I am tired of much loudly political art, of the self-confidence inherent in the idea that making a book or a play is more useful for change than stuffing envelopes or knocking on doors or taking the streets. Change requires more foot-soldiers than poets, though one can of course be both within the same day. If art has any political value it comes when it is chewed, digested, reacted to; when it occupies our minds and then creates space in that occupation where a desire to subsume ourselves to struggle can go. Greenwell does precisely this in Cleanness; offering a series of gestures at and descriptions of the shattering of the self needed to envision a communist horizon, a comradely relation. This is the comradeship with which the poetry of Walt Whitman was suffused, a comradeship that originates in the erotics of the dissolving boundary. If Greenwell’s descriptions of formal politics are limited, his prose inhabits and describes spaces of unbounded connection, on the streets and in the sheets.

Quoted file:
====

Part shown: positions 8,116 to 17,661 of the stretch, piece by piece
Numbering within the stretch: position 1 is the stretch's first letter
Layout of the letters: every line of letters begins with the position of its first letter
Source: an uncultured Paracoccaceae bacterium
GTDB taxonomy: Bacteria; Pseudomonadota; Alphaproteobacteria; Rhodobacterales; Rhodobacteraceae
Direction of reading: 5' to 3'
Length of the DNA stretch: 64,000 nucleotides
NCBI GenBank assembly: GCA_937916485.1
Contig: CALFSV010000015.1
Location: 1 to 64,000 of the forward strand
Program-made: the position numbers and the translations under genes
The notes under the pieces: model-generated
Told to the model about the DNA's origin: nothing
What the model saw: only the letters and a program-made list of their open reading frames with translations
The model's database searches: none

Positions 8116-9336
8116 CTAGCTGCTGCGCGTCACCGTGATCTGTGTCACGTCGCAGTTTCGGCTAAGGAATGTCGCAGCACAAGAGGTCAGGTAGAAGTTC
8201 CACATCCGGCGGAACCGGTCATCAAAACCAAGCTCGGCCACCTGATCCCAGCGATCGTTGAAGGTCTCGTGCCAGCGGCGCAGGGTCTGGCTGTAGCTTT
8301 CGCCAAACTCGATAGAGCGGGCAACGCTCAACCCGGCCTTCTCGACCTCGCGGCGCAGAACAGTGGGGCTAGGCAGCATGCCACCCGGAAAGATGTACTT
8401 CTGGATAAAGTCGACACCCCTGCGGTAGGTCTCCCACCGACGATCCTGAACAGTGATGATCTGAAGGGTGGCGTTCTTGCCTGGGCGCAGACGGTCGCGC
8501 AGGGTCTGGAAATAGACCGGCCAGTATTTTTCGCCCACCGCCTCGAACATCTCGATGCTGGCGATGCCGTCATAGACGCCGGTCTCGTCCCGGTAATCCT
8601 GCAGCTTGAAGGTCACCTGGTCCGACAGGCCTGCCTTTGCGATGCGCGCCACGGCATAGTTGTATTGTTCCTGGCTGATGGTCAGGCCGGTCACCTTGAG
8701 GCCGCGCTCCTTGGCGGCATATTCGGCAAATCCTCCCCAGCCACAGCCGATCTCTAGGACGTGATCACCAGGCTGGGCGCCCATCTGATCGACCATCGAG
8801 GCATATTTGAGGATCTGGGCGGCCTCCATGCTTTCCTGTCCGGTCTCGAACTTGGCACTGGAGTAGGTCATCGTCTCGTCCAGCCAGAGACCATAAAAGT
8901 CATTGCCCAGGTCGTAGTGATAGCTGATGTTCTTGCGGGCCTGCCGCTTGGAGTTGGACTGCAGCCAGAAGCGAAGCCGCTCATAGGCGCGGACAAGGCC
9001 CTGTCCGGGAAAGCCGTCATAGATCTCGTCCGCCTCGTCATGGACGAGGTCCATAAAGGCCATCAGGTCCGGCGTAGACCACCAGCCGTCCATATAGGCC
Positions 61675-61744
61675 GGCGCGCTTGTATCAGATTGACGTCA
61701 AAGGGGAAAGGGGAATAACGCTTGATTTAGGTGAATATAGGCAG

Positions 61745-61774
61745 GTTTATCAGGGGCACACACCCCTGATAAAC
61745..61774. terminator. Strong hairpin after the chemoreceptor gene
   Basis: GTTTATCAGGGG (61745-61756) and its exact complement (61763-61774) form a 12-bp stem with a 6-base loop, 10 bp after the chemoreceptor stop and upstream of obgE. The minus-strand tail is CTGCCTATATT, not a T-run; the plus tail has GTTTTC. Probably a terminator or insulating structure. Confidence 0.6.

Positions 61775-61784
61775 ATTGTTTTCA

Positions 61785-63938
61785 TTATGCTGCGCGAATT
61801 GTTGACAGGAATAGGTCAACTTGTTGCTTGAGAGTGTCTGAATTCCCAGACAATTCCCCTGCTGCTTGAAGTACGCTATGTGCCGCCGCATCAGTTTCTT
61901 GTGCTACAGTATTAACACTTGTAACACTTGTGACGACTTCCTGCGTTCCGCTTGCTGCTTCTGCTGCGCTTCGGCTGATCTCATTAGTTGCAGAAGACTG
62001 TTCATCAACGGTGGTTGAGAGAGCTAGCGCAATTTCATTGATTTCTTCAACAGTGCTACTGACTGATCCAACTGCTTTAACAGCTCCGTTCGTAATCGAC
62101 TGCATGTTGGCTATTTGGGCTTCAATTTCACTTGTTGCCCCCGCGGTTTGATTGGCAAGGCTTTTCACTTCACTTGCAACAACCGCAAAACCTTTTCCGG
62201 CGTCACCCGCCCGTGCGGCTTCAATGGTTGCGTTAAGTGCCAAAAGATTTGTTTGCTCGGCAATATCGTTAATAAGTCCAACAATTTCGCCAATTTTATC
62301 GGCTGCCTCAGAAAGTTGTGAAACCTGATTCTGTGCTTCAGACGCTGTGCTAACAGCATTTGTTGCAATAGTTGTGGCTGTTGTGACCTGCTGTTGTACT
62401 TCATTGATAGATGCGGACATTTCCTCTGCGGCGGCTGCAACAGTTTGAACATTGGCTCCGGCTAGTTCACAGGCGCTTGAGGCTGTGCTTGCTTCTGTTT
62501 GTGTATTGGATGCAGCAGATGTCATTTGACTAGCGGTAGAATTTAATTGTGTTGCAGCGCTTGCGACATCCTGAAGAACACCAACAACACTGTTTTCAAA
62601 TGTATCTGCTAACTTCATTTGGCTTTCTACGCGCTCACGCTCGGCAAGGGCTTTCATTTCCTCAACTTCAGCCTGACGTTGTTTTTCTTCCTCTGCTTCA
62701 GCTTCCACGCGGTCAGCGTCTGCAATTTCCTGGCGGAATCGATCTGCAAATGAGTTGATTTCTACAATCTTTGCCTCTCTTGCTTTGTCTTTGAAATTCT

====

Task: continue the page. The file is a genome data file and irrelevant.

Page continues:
“Decent People” is the book’s most obviously political chapter; and there is, at least to this reader, much naiveté in its approving mentions of the European Union as a guarantor of various forms of liberal rights. EU budget regulations, after all, have played a large role in Bulgaria’s enforced austerity, what the activist and sociologist Jana Tsoneva refers to as its “post-political consensus.” Nevertheless, Greenwell’s prose communicates the experience of resistance against this consensus. “We thought we would make something out of our country,” a taxi driver tells the narrator, driving through traffic-choked Sofia, remembering the fall of the Soviet bloc in 1990, “finally we were free. Free, he said, then sucked hard on his cigarette…we thought we would make something new but we didn’t.” As in many other communist countries, protesters seeking communism with new leaders ended up with capitalism and the same leaders. “We were all fucked but we had solidarity,” says the driver, now “nobody cares about the others, everybody steals what they can.” The narrator witnesses, in contrast, a diverse crowd gathering on the streets to march; students, workers, young and old, careful to note that people are smiling at one another in unusual ways. From the basis of this smiling, the crowd, like all groups of comrades, becomes more than its parts as it marches through the streets; it becomes “formless… primordial, chthonic.” Jodi Dean warns us that comradeship will evoke attendant fears of losing ourselves in the mass; the narrator is prevented from running away only by the fact that there is nowhere to go.